Compassion Fatigue and Harvest Hope
Readings: Psalm 104:1-24; Matthew 18:15-23
Heaven on Earth;
We need it now.
I’m sick of all of this hanging around.
Sick of sorrow.
I’m sick of the pain
I’m sick of hearing Again and again
That there’s gonna be peace on Earth.
These aren’t my words, but are taken from the song ‘Peace on Earth’ by U2, a song we’ll come back to when we look at the history of peace activism in Wales in November. For some of us, the mere mention of U2 will make our eyes roll as we think of some mega-rich Christian celebrity preaching at us yet again.
But I wonder, if you can look beyond who wrote the words, whether you empathise with the sentiment? Sick of sorrow. Sick of pain. Sick of hearing again and again that there’s gonna be peace on Earth. Some weeks, most weeks, I can. Daily we come across stories of conflict; news of war; headlines of horror. Sometimes, it can feel hard enough to cope with the hurt or sheer busyness of our own lives that listening to foreign atrocities and the tragedies of people we’ll likely never meet can feel like a step too far. We get bad news fatigue…so we switch the channel, tune into a different station and search for some good news, because, after all, that’s what we’re about as Christians, isn’t it? The good news of God?
I’m sure some of us here – and I include myself in this – even winced when we heard that this year’s Baptist Missionary Society harvest appeal was Syria’s Forgotten Families because…well, we’ve done our bit, haven’t we? We’ve held welcome events for the Syrian families in our community and given money and collected clothing so can’t we just have a bit of a ‘plough the fields and scatter’, pumpkins and parsnips sort of service?
And then, even those of us who do have the stamina and compassion to keep working to welcome, support, love our sisters and brothers from or in Syria might well find it hard to get our heads round the situation. The sheer numbers of dead and wounded in Syria are simply overwhelming. In April, the UN’s Syria envoy estimated that over 400 000 people had been killed. I don’t know about you but I just can’t get my head round that. Stalin is not someone I frequently find myself quoting, but it’s reported that it was during a meeting with Churchill in 1943, that he said, “A single death is a tragedy. A million deaths is a statistic”. And I can understand that. Hearing of the death of one mother, one father, one child, can touch us deeply. But hearing a number like 400 000 deaths is beyond my emotional capacity.
Which is perhaps why it’s important, to listen, not to statistics, but to stories – to the tales of what life is like for a father whose 18-month old daughter has spent her entire life living in a tent in a refugee camp in Lebanon, or to a 10 year old girl who hasn’t been to school in 3 years but whose dream is to be a French teacher. So let’s pause and listen to their stories now…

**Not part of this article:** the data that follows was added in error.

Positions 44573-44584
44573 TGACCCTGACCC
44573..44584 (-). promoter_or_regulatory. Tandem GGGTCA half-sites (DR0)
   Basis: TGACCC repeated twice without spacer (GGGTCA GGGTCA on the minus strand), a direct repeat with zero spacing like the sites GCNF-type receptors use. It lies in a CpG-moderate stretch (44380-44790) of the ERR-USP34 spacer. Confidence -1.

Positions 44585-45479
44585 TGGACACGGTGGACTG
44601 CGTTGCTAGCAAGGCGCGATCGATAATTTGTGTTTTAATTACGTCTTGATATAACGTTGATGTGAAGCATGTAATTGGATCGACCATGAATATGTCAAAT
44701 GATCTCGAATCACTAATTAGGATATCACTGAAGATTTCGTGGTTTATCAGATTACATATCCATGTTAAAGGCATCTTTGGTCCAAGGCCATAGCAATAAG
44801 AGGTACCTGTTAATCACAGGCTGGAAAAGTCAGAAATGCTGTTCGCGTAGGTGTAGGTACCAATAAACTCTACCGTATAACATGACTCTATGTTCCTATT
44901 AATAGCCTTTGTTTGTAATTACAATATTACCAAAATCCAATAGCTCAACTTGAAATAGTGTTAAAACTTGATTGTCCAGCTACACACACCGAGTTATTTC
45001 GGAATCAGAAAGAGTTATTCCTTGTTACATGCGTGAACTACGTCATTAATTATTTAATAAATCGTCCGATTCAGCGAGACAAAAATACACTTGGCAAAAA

https://vimeo.com/165576343 [Syria’s Forgotten Families video]
“How many times must I forgive my brother?” Peter asks, hoping for a ballpark figure. Is it…what…seven times, is that enough? And I get that mentality. Sometimes we want a number, a limit, a boundary on our actions because this Christian thing can be exhausting. It can be difficult to navigate, to work out how we should live. So how many times do I have to forgive my brother, or give money to some collection or show love to my Syrian sister or brother? Is it seven times? Have we done our part after a welcome evening and the donation of some clothing?
To which Jesus responds – ‘no, not seven times but seventy times seven…not a limited number but again and again and again and again’. We may well get compassion fatigue. We may get tired of hearing the sad stories of others. We may want pretty harvest displays and cosy, comfortable songs…and none of this is wrong in itself but we cannot simply surrender to such thinking. For we believe that there is good news to be said and heard. We believe that there is hope, love, light in even the darkest situation and we are called to show it. Not just once. Not seven times. But again and again and again and again.
It might be hard and sometimes and we might all get tired or distracted but that’s one reason why we gather together every week – to worship, yes, but also to encourage one another on our walk with God. To remind ourselves that God blesses us in abundance – with all the fruits of the Earth and good things of creation, again and again – so that we might, in turn, bless others.
This harvest-time then, may we thank God for the opportunity to support the Baptist harvest appeal with our time, money and prayers. May we delight in sharing our dinner tables at our lunch today with one another, with our friends from Syria and Eritrea, with Christ, our guest and host. May we sing the songs of the composer of the cosmos, the God who creates and recreates us in love and wonder. And in our living out the good news of God’s extravagant love for all creation, may we heed the words of our sister Teresa who said –
“Christ has no body now but ours. No hands, no feet on earth but ours.
Ours are the eyes through which he looks compassion on this world.
Ours are the feet with which he walks to do good.
Ours are the hands through which he blesses all the world.
Ours are the hands, ours are the feet, ours are the eyes, we are his body.
Christ has no body now on earth but ours.” Amen.